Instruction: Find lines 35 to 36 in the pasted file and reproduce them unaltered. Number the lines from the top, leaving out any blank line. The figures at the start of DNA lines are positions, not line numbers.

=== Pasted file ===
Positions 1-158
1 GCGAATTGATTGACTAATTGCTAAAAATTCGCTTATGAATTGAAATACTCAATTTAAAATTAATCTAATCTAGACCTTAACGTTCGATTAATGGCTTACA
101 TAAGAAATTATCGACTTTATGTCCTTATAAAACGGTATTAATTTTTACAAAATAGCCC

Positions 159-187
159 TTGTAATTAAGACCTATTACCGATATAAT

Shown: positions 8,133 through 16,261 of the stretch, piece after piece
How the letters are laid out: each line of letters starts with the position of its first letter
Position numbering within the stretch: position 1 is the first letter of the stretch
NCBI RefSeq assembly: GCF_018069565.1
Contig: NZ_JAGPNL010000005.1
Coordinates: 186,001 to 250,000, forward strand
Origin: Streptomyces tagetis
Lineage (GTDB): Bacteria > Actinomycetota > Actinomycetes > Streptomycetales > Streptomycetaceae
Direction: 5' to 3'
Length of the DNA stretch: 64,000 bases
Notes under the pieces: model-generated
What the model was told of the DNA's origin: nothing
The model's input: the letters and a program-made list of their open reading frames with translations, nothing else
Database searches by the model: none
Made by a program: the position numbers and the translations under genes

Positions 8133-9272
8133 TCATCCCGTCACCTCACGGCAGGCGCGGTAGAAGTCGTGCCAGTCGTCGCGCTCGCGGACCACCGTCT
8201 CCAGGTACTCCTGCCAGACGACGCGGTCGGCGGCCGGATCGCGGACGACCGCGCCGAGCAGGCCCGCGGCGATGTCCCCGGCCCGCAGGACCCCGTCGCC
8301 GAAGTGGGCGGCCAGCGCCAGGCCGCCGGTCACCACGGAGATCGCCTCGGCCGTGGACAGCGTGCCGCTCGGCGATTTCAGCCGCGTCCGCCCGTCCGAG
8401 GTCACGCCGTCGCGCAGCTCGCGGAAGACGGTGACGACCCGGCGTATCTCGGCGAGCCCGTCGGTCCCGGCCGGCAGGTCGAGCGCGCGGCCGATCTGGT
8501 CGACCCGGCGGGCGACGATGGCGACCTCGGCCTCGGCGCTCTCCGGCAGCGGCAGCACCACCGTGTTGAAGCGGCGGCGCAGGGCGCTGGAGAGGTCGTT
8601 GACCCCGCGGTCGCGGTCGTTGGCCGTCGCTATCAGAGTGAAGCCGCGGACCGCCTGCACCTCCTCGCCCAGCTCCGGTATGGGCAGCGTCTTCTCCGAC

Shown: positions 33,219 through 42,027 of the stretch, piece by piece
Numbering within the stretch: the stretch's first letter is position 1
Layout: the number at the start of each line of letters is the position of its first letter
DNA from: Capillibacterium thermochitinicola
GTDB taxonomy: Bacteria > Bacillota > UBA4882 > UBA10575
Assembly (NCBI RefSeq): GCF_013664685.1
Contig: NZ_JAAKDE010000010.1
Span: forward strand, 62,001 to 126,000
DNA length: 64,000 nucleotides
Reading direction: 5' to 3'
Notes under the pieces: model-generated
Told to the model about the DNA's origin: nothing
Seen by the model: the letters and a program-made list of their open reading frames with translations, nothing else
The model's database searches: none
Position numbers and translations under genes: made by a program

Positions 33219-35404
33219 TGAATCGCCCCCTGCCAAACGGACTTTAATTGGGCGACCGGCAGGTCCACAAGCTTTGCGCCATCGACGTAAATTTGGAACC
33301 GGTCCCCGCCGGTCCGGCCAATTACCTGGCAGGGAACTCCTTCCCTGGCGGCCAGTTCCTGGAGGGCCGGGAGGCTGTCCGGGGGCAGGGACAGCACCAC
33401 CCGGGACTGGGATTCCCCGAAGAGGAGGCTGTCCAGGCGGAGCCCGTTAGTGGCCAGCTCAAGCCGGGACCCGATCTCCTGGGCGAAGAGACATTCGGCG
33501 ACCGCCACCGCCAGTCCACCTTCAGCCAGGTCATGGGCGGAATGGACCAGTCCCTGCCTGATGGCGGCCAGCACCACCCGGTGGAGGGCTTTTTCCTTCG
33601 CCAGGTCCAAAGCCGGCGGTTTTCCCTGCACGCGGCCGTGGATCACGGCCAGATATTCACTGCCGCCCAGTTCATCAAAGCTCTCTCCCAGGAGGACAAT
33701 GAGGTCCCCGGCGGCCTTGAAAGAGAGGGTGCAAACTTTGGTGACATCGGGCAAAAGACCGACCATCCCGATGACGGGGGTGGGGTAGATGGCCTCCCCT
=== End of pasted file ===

Span: forward strand, 62,001 to 126,000
DNA length: 64,000 nucleotides